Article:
Clinics & Services
MSK Triage is offered daily with effect from Monday 5th February 2018.
Antenatal Appointments are available with all the Doctors
Times can vary, please check with reception.
Well Woman Clinic
For family planning, contraceptive advice, cervical smears and breast examinations, HRT checks and advice.
for the fitting, checking and removal if IUCD's - Dr Day, Dr Cassidy and Dr Pandya offer this service.
We provide clinics for blood tests daily - however all fit and able patients are encouraged to go to the service at Queen Alexandra Hospital as we are only able to provide a limited number of appointments for blood tests. Details of opening times are displayed in the practice.
Child Health Surveillance
Babies' six to eight week check at the time of postnatal. Developmental clinic at eight months (arranged by the health visitor).
Health Care Assistant Clinics
Run by our health care support workers which incorporate NHS Health Checks (by invite letter only), BP checks, ECGs, tympanometry. Health Care Assistants are also becoming more involved in Diabetic Reviews and Respiratory Reviews.
Childhood Vaccination Clinic
Run by our nurses on Tuesdays 2.00 to 4.00pm.
Childhood Immunisations are a very important part of keeping your child healthy and avoiding what can be very serious illnesses.
We would encourage parents to have their children vaccinated in line with the schedule detailed on the Childhood Immunisations tab of this website.
Why vaccinate your children?
As a parent, you may not like seeing your baby or child being given an injection. However, vaccination is an important step in protecting your child against a range of serious and potentially fatal diseases.
Vaccinations are quick, safe and extremely effective. Once your child has been vaccinated against a disease, their body can fight it more effectively. If a child isn't vaccinated, they will have an increased risk of catching the illness.
If more parents have their children vaccinated, then more children in the community will be protected against an illness. This lowers the chance of a disease outbreak.
The only time that it's safe to stop vaccinating children against an illness is when the disease has been wiped out worldwide. For example, when every country had eliminated smallpox in 1979, vaccination against the disease was stopped. It's hoped that polio will soon be eradicated and that measles will follow.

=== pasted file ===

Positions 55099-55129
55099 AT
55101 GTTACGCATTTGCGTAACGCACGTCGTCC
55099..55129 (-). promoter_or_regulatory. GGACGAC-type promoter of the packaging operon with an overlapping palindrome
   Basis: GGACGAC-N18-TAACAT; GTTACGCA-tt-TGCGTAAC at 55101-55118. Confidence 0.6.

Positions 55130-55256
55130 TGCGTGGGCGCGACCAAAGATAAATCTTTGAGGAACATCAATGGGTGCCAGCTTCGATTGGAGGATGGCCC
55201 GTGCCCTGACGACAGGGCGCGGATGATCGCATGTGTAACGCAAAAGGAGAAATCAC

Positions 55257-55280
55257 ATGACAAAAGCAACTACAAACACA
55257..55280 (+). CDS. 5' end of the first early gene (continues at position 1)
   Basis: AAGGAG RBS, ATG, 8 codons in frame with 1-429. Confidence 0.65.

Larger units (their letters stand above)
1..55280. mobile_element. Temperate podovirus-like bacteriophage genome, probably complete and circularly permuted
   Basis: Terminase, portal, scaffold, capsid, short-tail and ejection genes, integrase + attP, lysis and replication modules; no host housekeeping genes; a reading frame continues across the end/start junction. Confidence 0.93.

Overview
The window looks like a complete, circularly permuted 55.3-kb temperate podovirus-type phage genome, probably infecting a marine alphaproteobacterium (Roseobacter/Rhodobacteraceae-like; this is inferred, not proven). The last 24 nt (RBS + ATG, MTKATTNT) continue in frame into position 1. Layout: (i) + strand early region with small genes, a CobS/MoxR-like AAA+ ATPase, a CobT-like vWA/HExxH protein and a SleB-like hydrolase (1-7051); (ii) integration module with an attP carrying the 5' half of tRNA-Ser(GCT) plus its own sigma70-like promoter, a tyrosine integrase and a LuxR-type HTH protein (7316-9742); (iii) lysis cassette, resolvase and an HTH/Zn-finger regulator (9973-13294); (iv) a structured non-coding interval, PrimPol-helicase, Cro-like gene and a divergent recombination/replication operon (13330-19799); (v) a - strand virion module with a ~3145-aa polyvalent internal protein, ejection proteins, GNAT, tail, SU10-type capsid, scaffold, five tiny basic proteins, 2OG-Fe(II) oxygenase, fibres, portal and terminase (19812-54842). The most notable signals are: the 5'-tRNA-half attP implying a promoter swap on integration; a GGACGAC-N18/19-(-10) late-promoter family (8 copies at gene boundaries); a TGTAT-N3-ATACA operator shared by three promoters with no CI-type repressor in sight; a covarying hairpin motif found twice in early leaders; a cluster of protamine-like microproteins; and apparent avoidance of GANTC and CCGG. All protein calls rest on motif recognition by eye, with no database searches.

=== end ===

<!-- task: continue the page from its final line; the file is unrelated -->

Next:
Can you overload a child's immune system?
You may be concerned that too many vaccines at a young age could "overload" your child's immune system, but this really isn't the case. Studies have shown that vaccines don't weaken a child's immune system.
As soon as a baby is born, they come into contact with a huge number of different bacteria and viruses every day, and their immune system copes well.
The bacteria and viruses used in vaccines are weakened or killed, and there are far fewer of them than the natural bugs that babies and children come into contact with. In fact, if a child was given 11 vaccines all at the same time, it would only use a thousandth of their immune system!
What are the side effects of vaccination?
All medicines have side effects. However, vaccines are among the safest and the benefits of vaccinations far outweigh the risk of side effects.
When we're considering a vaccination for ourselves or our children, it's natural to think about the potential side effects. What you need to do is balance the risks against the benefits.
Most side effects from vaccination are mild and short-lived. It's quite common to have redness or swelling around the injection site, but this soon goes away. Younger children or babies may be a bit irritable or unwell, or have a slight temperature. Again, this usually goes away within one or two days.
In much rarer cases, some people have an allergic reaction soon after a vaccination. This is usually a rash or itching that affects part or all of the body. The GPs and nurses who give the vaccine are trained in how to treat this.
On very rare occasions, a severe allergic reaction may happen within a few minutes of the vaccination. This is called an anaphylactic reaction. It can lead to breathing difficulties and, in some cases, collapse.